Quiche and Lentil soup

Soup is easy in theory but takes a bit of experimentation to get the textures and flavors just so. This lentil soup took the following:
  1. A good tasting stock of ham hocks, bay leaves, onion, carrot, celery.
  2. A bag full of lentils, along with a can of diced tomatoes and a lot of chopped carrots thrown in about 1.5 hours before serving.
  3. An immersion blender to smooth it all out.
As for the quiche, it's pretty much the easiest way to make a meal with less than 10 minutes prep
  1. Precook broccoli in the microwave (covered to steam it)
  2. Grate some cheese, chop some ham
  3. Mix up a royale (two eggs, one cup milk or cream). Add nutmeg for a french touch.
  4. Pour royale over ingredients in a frozen pie shell
  5. Bake for about 45 minutes, let rest for 15.
French meals in the dead of winter? I guess so.

Tuesday, February 19, 2008

Singapore Fried Noodles

An American sensation, these curry fried noodles aren't able to be found anywhere in Singapore (trust me, I know). Usually, when you get this from the chinese place down the street it is really greasy. I tried to curb the grease, at the expense of getting good curry coverage. Next time, I'll dissolve the curry in a bit of oil and water before adding to the noodles.
  1. Soak/boil rice noodles.
  2. Marinate shrimp in soy sauce, rice wine, and cornstarch.
  3. Wok fry the shrimp until JUST done. Set aside.
  4. Fry garlic, onion, green peppers, scallion batons, and sprouts. S&P to taste. Set aside.
  5. Add curry to a good bit of oil. Throw in some beaten eggs, fry for a little bit, add drained noodles.
  6. Get good curry-age on the noodles, then add everything back in (including julienned leftover char siew).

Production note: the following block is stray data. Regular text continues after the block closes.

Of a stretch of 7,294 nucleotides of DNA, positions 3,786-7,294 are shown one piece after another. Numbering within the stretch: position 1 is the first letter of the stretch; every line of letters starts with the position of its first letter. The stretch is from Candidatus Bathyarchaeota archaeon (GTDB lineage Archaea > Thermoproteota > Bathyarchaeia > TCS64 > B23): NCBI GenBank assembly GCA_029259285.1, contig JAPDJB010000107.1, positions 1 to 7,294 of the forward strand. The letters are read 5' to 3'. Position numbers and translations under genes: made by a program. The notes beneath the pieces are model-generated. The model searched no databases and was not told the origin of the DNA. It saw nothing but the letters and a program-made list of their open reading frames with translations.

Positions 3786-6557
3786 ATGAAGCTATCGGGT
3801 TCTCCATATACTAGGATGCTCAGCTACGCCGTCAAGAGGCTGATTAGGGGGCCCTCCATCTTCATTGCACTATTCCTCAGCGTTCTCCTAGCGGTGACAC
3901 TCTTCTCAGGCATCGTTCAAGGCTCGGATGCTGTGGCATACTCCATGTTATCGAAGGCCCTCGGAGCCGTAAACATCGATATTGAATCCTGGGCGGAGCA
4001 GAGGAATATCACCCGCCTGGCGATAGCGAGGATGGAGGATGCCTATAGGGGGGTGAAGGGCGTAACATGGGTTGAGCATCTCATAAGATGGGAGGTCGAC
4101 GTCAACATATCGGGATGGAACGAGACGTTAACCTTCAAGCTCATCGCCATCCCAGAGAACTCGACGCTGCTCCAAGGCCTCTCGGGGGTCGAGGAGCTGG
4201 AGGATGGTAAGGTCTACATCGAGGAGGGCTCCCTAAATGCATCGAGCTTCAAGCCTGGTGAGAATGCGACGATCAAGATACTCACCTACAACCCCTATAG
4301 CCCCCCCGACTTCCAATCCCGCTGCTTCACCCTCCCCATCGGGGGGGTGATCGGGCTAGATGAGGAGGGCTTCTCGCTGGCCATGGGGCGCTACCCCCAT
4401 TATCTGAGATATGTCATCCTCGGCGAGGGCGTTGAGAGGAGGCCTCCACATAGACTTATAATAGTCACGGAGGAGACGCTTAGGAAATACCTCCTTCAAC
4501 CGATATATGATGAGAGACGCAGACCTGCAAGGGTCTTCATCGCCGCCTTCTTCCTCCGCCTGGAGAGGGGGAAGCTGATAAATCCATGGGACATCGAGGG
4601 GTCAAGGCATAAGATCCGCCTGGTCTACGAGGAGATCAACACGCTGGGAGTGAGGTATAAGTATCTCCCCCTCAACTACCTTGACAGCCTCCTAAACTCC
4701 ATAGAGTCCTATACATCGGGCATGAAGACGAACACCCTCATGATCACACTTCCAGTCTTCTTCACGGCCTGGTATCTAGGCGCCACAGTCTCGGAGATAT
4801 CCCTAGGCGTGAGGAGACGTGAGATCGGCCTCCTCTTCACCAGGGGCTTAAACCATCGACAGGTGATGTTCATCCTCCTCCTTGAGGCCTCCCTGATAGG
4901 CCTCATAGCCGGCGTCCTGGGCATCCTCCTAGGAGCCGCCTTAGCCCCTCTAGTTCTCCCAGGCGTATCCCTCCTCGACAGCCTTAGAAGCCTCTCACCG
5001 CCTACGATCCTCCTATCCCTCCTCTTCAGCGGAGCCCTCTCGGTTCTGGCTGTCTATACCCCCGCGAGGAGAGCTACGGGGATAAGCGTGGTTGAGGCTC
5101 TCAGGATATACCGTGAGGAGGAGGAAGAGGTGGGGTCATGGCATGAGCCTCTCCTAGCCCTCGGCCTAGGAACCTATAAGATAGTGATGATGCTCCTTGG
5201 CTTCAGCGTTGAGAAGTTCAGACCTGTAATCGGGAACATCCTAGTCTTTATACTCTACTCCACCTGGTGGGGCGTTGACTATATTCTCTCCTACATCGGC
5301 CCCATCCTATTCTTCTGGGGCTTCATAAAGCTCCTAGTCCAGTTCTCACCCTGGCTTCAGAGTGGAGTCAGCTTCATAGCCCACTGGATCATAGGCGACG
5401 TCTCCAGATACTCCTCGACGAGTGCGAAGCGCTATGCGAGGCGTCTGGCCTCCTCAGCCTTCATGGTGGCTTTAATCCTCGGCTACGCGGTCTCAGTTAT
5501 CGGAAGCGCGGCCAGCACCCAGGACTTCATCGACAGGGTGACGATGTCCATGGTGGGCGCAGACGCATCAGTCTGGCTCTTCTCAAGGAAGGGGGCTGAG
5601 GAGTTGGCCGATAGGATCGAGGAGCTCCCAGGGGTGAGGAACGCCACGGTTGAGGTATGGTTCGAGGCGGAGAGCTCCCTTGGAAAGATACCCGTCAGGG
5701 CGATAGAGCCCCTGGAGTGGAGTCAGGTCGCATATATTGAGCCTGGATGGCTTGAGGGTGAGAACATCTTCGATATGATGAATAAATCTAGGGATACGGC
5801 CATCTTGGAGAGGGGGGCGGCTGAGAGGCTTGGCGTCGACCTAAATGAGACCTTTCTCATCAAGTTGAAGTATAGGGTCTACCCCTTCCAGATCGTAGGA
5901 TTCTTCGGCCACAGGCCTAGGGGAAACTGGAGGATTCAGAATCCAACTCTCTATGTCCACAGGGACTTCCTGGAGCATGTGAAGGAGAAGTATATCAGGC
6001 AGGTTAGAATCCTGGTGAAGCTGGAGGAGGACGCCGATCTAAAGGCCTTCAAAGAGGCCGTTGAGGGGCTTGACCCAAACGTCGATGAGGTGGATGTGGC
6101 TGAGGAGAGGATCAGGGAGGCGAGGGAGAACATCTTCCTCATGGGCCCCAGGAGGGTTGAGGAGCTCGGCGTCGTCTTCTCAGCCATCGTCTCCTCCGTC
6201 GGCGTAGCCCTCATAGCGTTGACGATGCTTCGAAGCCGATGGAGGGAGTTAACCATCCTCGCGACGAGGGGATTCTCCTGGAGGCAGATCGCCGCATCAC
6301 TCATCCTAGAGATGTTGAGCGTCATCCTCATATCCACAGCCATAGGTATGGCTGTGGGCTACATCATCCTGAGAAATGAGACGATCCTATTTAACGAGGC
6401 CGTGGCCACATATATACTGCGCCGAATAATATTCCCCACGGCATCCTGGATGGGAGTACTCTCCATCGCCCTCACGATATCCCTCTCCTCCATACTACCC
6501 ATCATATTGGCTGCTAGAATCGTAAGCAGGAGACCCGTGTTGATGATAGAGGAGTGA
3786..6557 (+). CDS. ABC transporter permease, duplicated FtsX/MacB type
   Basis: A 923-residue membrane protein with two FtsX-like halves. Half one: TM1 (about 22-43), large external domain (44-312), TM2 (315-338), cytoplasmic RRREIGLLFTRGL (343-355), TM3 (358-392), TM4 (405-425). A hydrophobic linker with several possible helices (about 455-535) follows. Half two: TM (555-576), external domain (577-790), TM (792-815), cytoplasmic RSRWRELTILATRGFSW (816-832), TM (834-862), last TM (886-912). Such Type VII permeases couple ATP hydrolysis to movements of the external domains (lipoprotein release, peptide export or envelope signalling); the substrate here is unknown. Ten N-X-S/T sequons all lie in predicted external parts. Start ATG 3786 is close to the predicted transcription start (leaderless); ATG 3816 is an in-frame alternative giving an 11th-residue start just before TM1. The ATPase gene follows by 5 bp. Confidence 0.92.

Char siew - Chinese barbecued pork

This was a recipe I'd been trying to get right for a while. Usually, it's not worth making yourself because the char siew from the local market is excellent in most cases and cheap enough. But I'm not living in a place where I can get it that easily, so I had to make it myself. A mixture of burnt edges, sweet tang, and partially rendered fat make this dish a winner. Throw in some chinese broccoli (kai lan) on the side and it's almost like I'm back in Chinatown or Singapore.

This is going to be my style of "recipe". Remember, this is mostly by feel, mostly by experimentation.
  1. Stab strips of fatty pork butt all over with a fork
  2. Marinate in a mixture of hoisin, rice wine, ketchup, garlic, ginger, white pepper, five spice powder (ESSENTIAL for the right taste)
  3. Throw on a rack in a 450 degree oven for about 45 minutes to an hour, turning twice and brushing on leftover marinade. Look for black charring on the edges. Don't worry, it's not burnt, it tastes amazing....

Table Vibrations: The Beginnings

Seems like everyone has a food blog these days. I'm finding that there are more and more resources online for foodies who want to recreate the magic in their own kitchens. From epicurious to allrecipes to one of my favorites, the Good Eats Fan Page.

Here is my twist on the food blog. Most people make blogs about their culinary masterpieces, their weekend forays where they break out the Cutco, print out the Bittman recipe and fumble around in the kitchen until something good comes out.

Mine is more of a never-ending story. The highs, the lows, but mostly about how I feed myself by any means necessary. You won't get a picture of all of my meals, just the more interesting ones. The things I try to do in the kitchen will come close to recreating recipes, but usually don't follow them exactly. My family likes to call this vibration cooking.

I encourage you all to experiment like me. And if I'm not experimenting enough, send me some ideas. Don't ask me for recipes, cause I probably won't remember how I did what I did.